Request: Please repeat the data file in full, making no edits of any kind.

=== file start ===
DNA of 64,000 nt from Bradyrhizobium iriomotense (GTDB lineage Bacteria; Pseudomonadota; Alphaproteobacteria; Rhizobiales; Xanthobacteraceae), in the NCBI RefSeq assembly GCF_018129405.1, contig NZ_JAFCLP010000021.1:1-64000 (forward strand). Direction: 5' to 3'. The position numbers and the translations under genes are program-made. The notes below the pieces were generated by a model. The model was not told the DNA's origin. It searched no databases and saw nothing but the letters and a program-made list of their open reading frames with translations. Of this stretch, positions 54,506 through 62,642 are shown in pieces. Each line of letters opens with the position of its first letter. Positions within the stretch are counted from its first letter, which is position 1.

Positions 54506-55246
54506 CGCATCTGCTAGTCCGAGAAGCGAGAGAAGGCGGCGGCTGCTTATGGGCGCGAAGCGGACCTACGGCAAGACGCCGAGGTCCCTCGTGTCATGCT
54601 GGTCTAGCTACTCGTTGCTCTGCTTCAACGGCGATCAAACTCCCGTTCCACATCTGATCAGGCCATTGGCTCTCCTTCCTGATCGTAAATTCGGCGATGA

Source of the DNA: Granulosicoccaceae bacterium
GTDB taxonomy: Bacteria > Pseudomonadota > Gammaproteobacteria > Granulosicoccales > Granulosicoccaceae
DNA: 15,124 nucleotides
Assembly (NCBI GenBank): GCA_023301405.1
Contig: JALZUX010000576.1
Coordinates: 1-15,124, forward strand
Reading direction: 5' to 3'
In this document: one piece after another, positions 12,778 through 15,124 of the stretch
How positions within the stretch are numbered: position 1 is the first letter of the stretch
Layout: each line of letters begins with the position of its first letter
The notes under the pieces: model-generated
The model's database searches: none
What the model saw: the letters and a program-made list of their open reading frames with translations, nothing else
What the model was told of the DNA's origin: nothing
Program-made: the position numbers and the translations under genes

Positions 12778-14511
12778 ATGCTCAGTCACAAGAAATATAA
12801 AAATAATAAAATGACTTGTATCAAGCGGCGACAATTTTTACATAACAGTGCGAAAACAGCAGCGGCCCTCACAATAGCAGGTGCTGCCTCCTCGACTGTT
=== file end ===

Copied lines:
DNA of 64,000 nt from Bradyrhizobium iriomotense (GTDB lineage Bacteria; Pseudomonadota; Alphaproteobacteria; Rhizobiales; Xanthobacteraceae), in the NCBI RefSeq assembly GCF_018129405.1, contig NZ_JAFCLP010000021.1:1-64000 (forward strand). Direction: 5' to 3'. The position numbers and the translations under genes are program-made. The notes below the pieces were generated by a model. The model was not told the DNA's origin. It searched no databases and saw nothing but the letters and a program-made list of their open reading frames with translations. Of this stretch, positions 54,506 through 62,642 are shown in pieces. Each line of letters opens with the position of its first letter. Positions within the stretch are counted from its first letter, which is position 1.

Positions 54506-55246
54506 CGCATCTGCTAGTCCGAGAAGCGAGAGAAGGCGGCGGCTGCTTATGGGCGCGAAGCGGACCTACGGCAAGACGCCGAGGTCCCTCGTGTCATGCT
54601 GGTCTAGCTACTCGTTGCTCTGCTTCAACGGCGATCAAACTCCCGTTCCACATCTGATCAGGCCATTGGCTCTCCTTCCTGATCGTAAATTCGGCGATGA

Source of the DNA: Granulosicoccaceae bacterium
GTDB taxonomy: Bacteria > Pseudomonadota > Gammaproteobacteria > Granulosicoccales > Granulosicoccaceae
DNA: 15,124 nucleotides
Assembly (NCBI GenBank): GCA_023301405.1
Contig: JALZUX010000576.1
Coordinates: 1-15,124, forward strand
Reading direction: 5' to 3'
In this document: one piece after another, positions 12,778 through 15,124 of the stretch
How positions within the stretch are numbered: position 1 is the first letter of the stretch
Layout: each line of letters begins with the position of its first letter
The notes under the pieces: model-generated
The model's database searches: none
What the model saw: the letters and a program-made list of their open reading frames with translations, nothing else
What the model was told of the DNA's origin: nothing
Program-made: the position numbers and the translations under genes

Positions 12778-14511
12778 ATGCTCAGTCACAAGAAATATAA
12801 AAATAATAAAATGACTTGTATCAAGCGGCGACAATTTTTACATAACAGTGCGAAAACAGCAGCGGCCCTCACAATAGCAGGTGCTGCCTCCTCGACTGTT